In addition to its archaeological significance, Lough Gur has also been designated a Wildfowl Sanctuary by the Irish National Parks and Wildlife Service and you will see a wide variety of birds in the area, including gulls, songbirds, crows, dragonflies, and more.
Tourists who visit Lough Gur can first stop at the award-winning Heritage Centre. The center’s exhibits tell the story of Lough Gur through audio guides, interactive touchscreens, and more.
Curious to know what to expect from a visit to Lough Gur? You can now take a virtual tour of the site and listen to experts talk about the significance of the area.
Exploring the MacDonnell Castles in County Antrim
Did you know that Kinbane Castle on the dramatic County Antrim coastline was the only castle built by the MacDonnell clan, a powerful family who first came to Ireland from Scotland in the mid-1500s?
Over time, they acquired other lands and properties, most notably Dunluce Castle and Red Bay Castle.
While Kinbane is not as well-known as Dunluce (both castles are about 14 miles/22 km apart), it’s an important reminder of how powerful the family actually was.
To begin your exploration of the MacDonnell castles in Northern Ireland, you should start at the Red Bay Castle located near the pretty village of Cushendall located on the Causeway Coast.
The first version of the castle was actually built by John and Walter Bisset in the 13th century. The Bissets arrived in Northern Ireland after being banished from Scotland in 1224 for the murder of their uncle.
The remains you’ll see at this location, however, were built by James MacDonnell around 1561.
It was the scene for various battles in the years following, culminating in its temporary demise in 1565 when rival Shane O’Neill of the equally powerful Gaelic O’Neill clan burned it to the ground.
Sorley Boy MacDonnell rebuilt it but it later fell into disuse. The castle was finally destroyed by Cromwell’s army in 1652.
The castle is located on private land, so it may not be possible to get up close to it, but you’ll certainly get great views from the surrounding area.
Colla MacDonnell built the two-story Kinbane Castle in 1547. He was a brother of Sorley Boy, the most well-known of the MacDonnells.
The castle, which, in its original state would have included a courtyard, guardroom, and perhaps an attic, was partially destroyed in 1551 by the English.
Archaeologists who excavated the site found burned medieval pottery and animal bones, among other artifacts.
The hollow below the castle is known as “Lag na Sassenach” (Hollow of the English) and refers to a garrison of English soldiers who surrounded the castle and were later massacred with the help of other local clansmen.
The castle is free to visit and explore.
Exterior shots of Dunluce Castle were used in the popular HBO series, “Games of Thrones” and it was also used in the popular Hollywood movie “Artemis Fowl,” but of course there is much more to Dunluce than that.
Dunluce was the former home of the MacQuillen family who controlled much of Northern Ireland during the 16th century and was more specifically known as Lords of the Route, a medieval territory that stretched between Coleraine and Ballycastle.
However, it was later seized by Sorley Boy, who proceeded to update it in the Scottish style.
Dunluce is located on a precarious spot, at the edge of a basalt outcropping between the coastal towns of Portrush and Portballintrae.
A small town actually grew up around the castle during the 17th century.
In recent years, archaeologists discovered medieval pottery that points to an earlier community of people living outside the castle’s main gates.
Dunluce Castle is open every day from 10 a.m. to 5 p.m. except on Dec. 25th and 26th. You can purchase tickets when you arrive at the attraction.
Experience the Beauty of Falcarragh in Northwest Donegal
While driving through Donegal, don’t miss the Irish-speaking area in the northwest of the county known as Falcarragh.
Donegal border collie Iggy and her owner James O’Donnell, a photographer, call this area home and highlight the region’s special attractions on a daily basis through their massive following on Facebook and Instagram.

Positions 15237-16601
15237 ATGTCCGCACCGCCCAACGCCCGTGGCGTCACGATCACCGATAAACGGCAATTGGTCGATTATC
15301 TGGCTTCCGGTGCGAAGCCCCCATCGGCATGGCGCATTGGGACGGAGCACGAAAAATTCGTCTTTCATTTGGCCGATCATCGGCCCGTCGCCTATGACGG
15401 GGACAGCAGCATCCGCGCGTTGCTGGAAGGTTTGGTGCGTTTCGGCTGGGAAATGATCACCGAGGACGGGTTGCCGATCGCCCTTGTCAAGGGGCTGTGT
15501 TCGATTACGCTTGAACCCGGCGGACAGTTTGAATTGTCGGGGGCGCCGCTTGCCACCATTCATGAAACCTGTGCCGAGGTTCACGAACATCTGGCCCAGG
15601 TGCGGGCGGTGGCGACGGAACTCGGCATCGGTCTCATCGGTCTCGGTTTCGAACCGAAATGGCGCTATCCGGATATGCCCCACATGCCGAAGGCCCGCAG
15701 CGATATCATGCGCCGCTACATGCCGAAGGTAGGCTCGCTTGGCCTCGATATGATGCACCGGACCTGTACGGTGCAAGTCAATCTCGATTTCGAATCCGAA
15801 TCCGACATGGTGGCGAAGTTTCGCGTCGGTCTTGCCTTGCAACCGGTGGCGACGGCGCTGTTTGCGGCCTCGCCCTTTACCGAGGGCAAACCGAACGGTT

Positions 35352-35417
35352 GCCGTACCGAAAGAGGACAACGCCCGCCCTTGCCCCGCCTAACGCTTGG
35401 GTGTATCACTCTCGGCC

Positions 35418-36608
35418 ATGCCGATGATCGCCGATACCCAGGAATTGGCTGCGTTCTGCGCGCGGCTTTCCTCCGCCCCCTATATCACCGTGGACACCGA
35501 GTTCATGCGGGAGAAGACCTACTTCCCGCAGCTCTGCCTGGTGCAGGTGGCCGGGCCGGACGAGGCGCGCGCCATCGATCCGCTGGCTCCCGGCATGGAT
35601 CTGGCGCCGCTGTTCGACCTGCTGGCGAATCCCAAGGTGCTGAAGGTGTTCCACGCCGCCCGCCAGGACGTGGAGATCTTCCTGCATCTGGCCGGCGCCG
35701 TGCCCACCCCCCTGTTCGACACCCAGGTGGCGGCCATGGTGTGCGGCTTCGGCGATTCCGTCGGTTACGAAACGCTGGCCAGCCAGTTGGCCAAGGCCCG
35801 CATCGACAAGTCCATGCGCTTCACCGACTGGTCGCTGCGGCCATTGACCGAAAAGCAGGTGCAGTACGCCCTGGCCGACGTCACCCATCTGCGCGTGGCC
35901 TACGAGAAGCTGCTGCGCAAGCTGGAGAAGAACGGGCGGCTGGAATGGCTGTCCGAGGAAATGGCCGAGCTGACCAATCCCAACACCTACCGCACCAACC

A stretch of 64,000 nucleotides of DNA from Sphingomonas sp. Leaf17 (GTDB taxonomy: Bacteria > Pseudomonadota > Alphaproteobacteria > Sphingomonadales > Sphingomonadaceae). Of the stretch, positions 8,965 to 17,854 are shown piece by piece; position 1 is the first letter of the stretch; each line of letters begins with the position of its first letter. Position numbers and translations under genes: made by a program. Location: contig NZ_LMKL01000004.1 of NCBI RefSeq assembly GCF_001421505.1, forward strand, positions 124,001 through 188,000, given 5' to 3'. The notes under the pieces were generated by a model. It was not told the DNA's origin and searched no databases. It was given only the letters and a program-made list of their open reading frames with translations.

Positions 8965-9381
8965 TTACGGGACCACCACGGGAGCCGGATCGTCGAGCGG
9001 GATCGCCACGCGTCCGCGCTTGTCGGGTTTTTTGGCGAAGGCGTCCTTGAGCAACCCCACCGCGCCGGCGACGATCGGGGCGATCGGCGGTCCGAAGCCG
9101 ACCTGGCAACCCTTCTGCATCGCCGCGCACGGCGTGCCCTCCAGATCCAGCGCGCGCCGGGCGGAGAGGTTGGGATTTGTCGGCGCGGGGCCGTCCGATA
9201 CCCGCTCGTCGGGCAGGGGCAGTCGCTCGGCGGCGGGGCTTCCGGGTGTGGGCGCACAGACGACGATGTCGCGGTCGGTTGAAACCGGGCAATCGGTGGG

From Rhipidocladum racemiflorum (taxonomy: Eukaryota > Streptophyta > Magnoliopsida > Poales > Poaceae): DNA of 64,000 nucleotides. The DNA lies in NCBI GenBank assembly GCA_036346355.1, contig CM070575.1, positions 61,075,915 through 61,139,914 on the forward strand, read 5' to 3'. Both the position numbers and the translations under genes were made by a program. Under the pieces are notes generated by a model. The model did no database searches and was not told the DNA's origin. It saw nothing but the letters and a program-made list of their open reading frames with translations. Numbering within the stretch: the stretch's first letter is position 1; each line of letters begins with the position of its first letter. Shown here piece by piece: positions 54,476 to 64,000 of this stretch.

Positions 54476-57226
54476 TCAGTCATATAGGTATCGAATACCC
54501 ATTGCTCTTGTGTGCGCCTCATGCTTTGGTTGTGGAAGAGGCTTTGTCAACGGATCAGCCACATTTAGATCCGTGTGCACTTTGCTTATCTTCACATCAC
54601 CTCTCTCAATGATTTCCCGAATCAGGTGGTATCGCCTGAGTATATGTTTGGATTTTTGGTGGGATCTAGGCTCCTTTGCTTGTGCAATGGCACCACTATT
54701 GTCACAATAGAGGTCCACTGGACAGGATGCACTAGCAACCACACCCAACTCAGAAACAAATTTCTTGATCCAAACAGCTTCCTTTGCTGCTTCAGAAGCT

Located about 23 miles (38 km) from Letterkenny and 45 miles (72 km) from Derry in Northern Ireland, this strikingly beautiful spot is blessed with glorious mountains to one side and untouched beaches and bays on the other.
Tory Island and Inisbofin (not to be confused with the island of the same name off County Galway) are just a hop and a skip away and, you should check those destinations out as well.
Together with its glorious scenery, there’s a ton of history and heritage packed into this region, including tombs, castles, and other artifacts dating back thousands of years ago.
The Derryveagh mountain range includes Muckish and Errigal Mountain, its tallest peak.
O’Donnell frequently climbs the peak with Iggy and from the top, you’ll get some amazing views of the valleys below as well as the Donegal coast.
The trail is a tad challenging but nonetheless manageable, says O’Donnell. Wear boots and suitable clothing, and bring water and nutritious snacks with you.
Falcarragh is also known for its pristine beaches, including the “Green Coast” beach called Drumnatinney located along the shores of Ballyness Bay and known locally as the Back Strand.
Iggy has been photographed on the beach plenty of times. At sunset, it’s particularly beautiful.
The area around the beach is a Special Area of Conservation.
Magheroarty Beach is another one of O’Donnell’s favorite destinations. The nearby pier is where you can catch the ferry to Tory Island.
You can get to Tory Island year-round from Magheroarty on the “Queen of Aran” passenger boat, owned by the Arranmore Ferry. The journey takes about 45 minutes.
Download the Tory Ferry app to check on the ferry schedule.
View the Night Sky from Cork’s Blackrock Castle
While Blarney Castle is sure to be on every tourist’s itinerary, Blackrock Castle, only 20 minutes away, is not nearly as well-known.
The castle, which is located on the banks of the River Lee, was originally built in 1582 as a fortification to “repel pirates and other invaders” and later in 1600, a round tower was constructed to add an additional level of defense.
Over the years, the castle was used for a variety of reasons, and in 2001, the Cork City Council acquired it, turning it into a museum and observatory.
Today, the award-winning science and discovery center is known as the Cork Institute of Technology (CIT) Blackrock Castle Observatory the Space for Science.
Visitors love the combination of outer space exploration and ancient Irish history that make this place unique.
There are several interesting exhibits to see, including Cosmos at the Castle, Journeys of Exploration, and more. It is also home to The Comet Chaser, Ireland’s first interactive theater that includes a cool space game.
To see areas of the building that still remain as a castle, there are “Behind the Scenes” guided tours available for visitors.
Have you visited the above list of 8 overlooked destinations in Ireland? If so, let me know in the comments below.